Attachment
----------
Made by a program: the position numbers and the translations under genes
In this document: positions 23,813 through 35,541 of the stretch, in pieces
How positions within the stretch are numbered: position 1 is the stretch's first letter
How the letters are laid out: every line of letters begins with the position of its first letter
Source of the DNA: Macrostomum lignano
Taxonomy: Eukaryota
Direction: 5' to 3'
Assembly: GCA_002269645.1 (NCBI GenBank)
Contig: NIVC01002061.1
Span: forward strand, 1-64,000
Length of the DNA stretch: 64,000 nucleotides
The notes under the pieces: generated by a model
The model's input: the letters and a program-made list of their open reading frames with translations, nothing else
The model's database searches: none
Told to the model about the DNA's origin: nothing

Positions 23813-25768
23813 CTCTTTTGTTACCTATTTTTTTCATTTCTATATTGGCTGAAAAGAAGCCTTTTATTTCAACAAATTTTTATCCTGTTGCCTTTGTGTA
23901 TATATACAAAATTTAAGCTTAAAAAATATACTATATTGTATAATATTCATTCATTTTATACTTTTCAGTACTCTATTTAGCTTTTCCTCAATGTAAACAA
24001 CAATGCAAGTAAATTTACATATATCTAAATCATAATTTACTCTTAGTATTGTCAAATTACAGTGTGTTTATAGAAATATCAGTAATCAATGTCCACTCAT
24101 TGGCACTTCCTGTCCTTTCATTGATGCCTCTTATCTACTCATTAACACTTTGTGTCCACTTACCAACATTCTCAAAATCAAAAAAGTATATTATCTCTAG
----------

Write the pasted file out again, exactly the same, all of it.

Made by a program: the position numbers and the translations under genes
In this document: positions 23,813 through 35,541 of the stretch, in pieces
How positions within the stretch are numbered: position 1 is the stretch's first letter
How the letters are laid out: every line of letters begins with the position of its first letter
Source of the DNA: Macrostomum lignano
Taxonomy: Eukaryota
Direction: 5' to 3'
Assembly: GCA_002269645.1 (NCBI GenBank)
Contig: NIVC01002061.1
Span: forward strand, 1-64,000
Length of the DNA stretch: 64,000 nucleotides
The notes under the pieces: generated by a model
The model's input: the letters and a program-made list of their open reading frames with translations, nothing else
The model's database searches: none
Told to the model about the DNA's origin: nothing

Positions 23813-25768
23813 CTCTTTTGTTACCTATTTTTTTCATTTCTATATTGGCTGAAAAGAAGCCTTTTATTTCAACAAATTTTTATCCTGTTGCCTTTGTGTA
23901 TATATACAAAATTTAAGCTTAAAAAATATACTATATTGTATAATATTCATTCATTTTATACTTTTCAGTACTCTATTTAGCTTTTCCTCAATGTAAACAA
24001 CAATGCAAGTAAATTTACATATATCTAAATCATAATTTACTCTTAGTATTGTCAAATTACAGTGTGTTTATAGAAATATCAGTAATCAATGTCCACTCAT
24101 TGGCACTTCCTGTCCTTTCATTGATGCCTCTTATCTACTCATTAACACTTTGTGTCCACTTACCAACATTCTCAAAATCAAAAAAGTATATTATCTCTAG